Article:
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Fremantle Port Workers Friday Strike to Cost $3 Million Hourly

Fair Work Australia (FWA) may likely have another tough labor dispute to handle soon following the collapse of talks between Fremantle Port workers and management. The port workers have announced a 48-hour strike beginning at dawn of Friday.

Due to the impact of work stoppage on port operations, estimated at $3 million worth of trade every hour, Western Australia Minister for Transport Troy Bushwell wrote as early as Tuesday to Prime Minister Julia Gillard. He called for the federal government to intervene in the labor dispute, similar to what it did for Qantas, by suspending the Maritime Union of Australia industrial action.

Based on the 48-hour strike notice made by the port workers, Fremantle said 34 shipping movements with a total value of $144 million would be affected by the strike. The strike will begin at 5 a.m. of Friday and end 5 a.m. of Sunday.

"A 48-hour stoppage would be a major blow for retailers depending on timely pre-Christmas deliveries of imported goods for department stores and supermarkets.... It would be a major concern, also, for exporters operating on highly competitive markets," Fremantle Chief Executive Officer Chris Leatt-Hayter said in a statement.

Fremantle Port operates the Fremantle harbor in Western Australia which includes container trade, livestock exports and general cargo imports, and the Kwinanan harbor which processes bulk-commodity exports such as grain, petroleum, liquid petroleum gas, alumina, mineral sands, fertilizers and coal.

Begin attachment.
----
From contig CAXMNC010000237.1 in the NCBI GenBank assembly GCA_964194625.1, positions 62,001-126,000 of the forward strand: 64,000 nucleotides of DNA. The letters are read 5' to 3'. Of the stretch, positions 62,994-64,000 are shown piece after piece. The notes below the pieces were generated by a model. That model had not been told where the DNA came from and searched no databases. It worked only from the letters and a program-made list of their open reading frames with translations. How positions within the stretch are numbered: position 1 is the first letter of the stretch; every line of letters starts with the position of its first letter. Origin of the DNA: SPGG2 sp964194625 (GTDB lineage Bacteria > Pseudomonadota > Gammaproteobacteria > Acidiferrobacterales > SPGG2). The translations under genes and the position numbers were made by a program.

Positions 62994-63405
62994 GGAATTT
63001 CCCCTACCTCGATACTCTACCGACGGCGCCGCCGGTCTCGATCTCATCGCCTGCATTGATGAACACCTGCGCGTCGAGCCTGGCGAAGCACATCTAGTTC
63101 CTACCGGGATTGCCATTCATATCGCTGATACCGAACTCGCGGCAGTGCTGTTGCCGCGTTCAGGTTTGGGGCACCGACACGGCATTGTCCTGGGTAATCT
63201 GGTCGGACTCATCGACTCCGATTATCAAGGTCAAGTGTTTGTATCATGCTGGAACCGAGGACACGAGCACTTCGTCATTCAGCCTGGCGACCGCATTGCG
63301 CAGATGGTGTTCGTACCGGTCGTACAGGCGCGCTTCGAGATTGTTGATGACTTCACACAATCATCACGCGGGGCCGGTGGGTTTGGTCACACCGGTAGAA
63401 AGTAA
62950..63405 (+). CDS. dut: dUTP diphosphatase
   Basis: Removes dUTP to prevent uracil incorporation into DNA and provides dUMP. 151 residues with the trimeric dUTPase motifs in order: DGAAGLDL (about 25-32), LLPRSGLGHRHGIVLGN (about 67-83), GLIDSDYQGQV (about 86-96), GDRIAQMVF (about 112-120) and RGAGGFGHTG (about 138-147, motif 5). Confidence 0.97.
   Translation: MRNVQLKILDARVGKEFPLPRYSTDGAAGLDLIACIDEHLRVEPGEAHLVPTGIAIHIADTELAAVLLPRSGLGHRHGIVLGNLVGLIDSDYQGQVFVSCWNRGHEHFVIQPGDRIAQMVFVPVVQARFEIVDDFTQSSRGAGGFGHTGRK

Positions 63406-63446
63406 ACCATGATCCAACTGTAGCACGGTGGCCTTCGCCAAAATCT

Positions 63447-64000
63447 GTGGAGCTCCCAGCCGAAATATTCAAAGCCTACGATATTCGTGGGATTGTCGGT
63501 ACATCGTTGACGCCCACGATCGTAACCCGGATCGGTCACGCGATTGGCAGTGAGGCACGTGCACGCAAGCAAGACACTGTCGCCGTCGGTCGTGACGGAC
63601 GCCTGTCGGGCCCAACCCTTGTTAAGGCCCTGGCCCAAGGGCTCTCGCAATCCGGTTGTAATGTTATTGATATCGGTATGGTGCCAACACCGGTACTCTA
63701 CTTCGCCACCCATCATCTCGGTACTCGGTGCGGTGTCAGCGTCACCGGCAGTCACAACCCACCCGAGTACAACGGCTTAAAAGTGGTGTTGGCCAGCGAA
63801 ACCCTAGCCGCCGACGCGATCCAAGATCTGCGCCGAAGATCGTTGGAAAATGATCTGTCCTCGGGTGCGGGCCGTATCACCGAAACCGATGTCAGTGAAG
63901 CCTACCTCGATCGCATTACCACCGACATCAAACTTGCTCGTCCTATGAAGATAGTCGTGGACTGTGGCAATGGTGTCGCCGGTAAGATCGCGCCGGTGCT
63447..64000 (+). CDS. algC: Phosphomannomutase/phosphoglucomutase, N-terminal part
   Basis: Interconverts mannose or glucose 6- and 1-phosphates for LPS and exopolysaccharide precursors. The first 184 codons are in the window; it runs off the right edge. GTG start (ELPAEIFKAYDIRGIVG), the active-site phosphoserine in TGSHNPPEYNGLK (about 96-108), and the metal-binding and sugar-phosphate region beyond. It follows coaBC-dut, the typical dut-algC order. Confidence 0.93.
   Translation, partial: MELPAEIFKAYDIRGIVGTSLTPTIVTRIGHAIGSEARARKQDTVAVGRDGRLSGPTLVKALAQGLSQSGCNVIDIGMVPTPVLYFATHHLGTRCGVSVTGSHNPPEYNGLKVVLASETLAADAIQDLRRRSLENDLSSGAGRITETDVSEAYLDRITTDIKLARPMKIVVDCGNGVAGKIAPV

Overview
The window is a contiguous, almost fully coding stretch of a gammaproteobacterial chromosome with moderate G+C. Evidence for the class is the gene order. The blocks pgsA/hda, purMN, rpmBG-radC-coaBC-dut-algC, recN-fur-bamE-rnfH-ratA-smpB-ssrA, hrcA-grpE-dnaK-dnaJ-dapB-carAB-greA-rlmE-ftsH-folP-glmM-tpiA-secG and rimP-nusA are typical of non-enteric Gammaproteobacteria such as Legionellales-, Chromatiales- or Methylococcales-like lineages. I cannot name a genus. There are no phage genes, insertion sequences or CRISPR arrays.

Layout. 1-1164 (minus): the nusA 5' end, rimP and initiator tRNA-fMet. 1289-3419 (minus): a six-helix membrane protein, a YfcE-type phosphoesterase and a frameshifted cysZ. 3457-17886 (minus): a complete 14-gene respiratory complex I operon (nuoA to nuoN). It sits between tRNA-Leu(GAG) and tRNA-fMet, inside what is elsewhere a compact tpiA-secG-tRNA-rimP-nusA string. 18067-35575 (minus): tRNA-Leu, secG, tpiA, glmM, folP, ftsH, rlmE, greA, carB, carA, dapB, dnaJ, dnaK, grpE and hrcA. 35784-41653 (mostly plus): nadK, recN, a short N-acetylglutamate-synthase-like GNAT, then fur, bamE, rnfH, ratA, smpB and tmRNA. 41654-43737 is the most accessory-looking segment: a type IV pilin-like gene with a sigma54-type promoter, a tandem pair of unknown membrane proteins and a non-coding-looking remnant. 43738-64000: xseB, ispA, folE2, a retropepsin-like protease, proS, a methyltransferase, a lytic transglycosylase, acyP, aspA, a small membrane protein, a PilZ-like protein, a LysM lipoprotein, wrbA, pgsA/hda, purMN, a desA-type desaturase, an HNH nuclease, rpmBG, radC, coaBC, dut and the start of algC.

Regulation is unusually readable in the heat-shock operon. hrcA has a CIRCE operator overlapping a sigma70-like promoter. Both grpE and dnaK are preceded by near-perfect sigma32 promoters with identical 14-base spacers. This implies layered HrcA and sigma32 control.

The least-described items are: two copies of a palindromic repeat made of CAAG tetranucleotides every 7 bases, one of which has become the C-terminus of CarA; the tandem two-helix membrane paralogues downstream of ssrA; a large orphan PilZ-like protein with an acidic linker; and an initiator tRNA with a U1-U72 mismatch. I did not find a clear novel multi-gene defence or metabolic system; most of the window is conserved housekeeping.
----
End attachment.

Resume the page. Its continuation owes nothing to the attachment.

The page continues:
The negotiations bogged after the port workers turned down the Fremantle offer of a 4.75 per cent annual wage hike over the next three years. However, bargaining representative Will Tracey said the workers are willing to defer the wage issue but want a chance in their work shifts which runs 12 hours for four days. Although their previous agreement provides for four days of, they are on call for two of these four off days.

In effect, they are working six days a week, plus a lot of overtime.

Mr Tracey also pointed out that vessel traffic officers and transport pilot workers were paid up to 20 per cent less than their counterparts in Sydney and Melbourne.

Ms Gillard's spokeswoman advised the Western Australia government to apply directly to FWA to intervene in Fremantle's labor dispute.

The views and opinions expressed herein are the views and opinions of the author and do not necessarily reflect those of Nasdaq, Inc.


The views and opinions expressed herein are the views and opinions of the author and do not necessarily reflect those of Nasdaq, Inc.

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